This is why the straight couple who want a civil partnership lost their battle in the British Court of Appeal

A heterosexual couple who want the right to enter into a civil partnership together have lost their legal battle in the British Court of Appeal.

Rebecca Steinfeld, 35, and Charles Keidan, 40, object to the “patriarchal baggage” associated with marriage, but still want legal recognition of their seven-year relationship.

As it stands, the Civil Partnership Act 2004 says only same-sex couples are eligible.

(Charlotte Ball/PA)

The British Court of Appeal did agree they had established a potential violation of Article 14 of the European Convention – which relates to discrimination – taken with Article 8 – which refers to respect for private and family life.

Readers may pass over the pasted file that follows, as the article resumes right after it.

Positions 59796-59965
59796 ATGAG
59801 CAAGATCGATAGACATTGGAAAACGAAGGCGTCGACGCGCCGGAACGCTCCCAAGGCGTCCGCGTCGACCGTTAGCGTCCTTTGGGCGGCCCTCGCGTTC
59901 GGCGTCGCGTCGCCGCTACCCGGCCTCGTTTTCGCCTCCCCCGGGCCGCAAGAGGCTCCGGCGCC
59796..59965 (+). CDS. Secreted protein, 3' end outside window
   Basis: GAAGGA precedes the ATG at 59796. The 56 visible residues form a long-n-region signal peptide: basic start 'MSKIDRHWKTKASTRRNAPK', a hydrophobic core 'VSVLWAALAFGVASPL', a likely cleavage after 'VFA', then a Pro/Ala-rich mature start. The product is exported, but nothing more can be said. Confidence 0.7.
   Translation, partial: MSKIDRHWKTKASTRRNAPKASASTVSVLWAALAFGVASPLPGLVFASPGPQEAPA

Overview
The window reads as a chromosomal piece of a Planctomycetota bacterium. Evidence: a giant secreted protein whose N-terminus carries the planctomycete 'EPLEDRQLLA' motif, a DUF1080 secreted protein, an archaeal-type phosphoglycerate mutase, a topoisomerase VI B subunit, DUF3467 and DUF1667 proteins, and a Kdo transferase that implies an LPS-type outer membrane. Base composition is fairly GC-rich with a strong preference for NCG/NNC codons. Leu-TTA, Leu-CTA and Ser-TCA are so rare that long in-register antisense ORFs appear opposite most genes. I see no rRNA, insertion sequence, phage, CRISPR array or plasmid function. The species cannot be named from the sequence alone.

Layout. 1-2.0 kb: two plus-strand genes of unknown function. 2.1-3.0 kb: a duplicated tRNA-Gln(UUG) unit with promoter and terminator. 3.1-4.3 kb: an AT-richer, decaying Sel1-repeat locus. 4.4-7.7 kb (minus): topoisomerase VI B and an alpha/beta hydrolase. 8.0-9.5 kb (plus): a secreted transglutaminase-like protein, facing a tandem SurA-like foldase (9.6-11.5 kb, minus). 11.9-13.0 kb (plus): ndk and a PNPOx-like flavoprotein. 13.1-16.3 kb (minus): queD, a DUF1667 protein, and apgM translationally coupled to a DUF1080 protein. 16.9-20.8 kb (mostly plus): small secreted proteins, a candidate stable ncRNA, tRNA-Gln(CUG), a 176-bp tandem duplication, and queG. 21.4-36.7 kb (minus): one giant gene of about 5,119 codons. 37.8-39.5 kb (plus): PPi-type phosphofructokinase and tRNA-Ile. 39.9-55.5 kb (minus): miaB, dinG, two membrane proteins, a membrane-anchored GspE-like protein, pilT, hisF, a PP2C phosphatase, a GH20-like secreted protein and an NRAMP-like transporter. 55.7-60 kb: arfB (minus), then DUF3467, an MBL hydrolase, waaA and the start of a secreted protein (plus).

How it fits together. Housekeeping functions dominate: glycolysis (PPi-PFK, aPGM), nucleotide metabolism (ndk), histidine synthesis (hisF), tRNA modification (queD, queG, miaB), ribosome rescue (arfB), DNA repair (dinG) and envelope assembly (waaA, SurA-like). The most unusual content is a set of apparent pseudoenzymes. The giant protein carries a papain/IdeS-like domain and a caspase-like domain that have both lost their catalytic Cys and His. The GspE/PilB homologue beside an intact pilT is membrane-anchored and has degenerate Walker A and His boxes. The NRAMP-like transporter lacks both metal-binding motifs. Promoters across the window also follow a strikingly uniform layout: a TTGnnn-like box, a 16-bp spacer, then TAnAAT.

But, by a majority, the judges said it was at present justified by the British government’s policy of “wait and evaluate”.

The couple seem to have taken certain aspects of the ruling as pretty positive. Steinfeld said: “We are pleased that today’s ruling has shown that the government must act very soon to end this unfair situation.

“All three judges agreed that we’re being treated differently because of our sexual orientation, and that this impacts our private and family life.

“All three rejected the argument that we could ‘just get married’.”

She added: “We lost on a technicality, that the government should be allowed a little more time to make a decision. So there’s everything to fight for, and much in the ruling that gives us reason to be positive and keep going.”

And they’re not alone in thinking it’s time for change.

Though some people definitely don’t agree.


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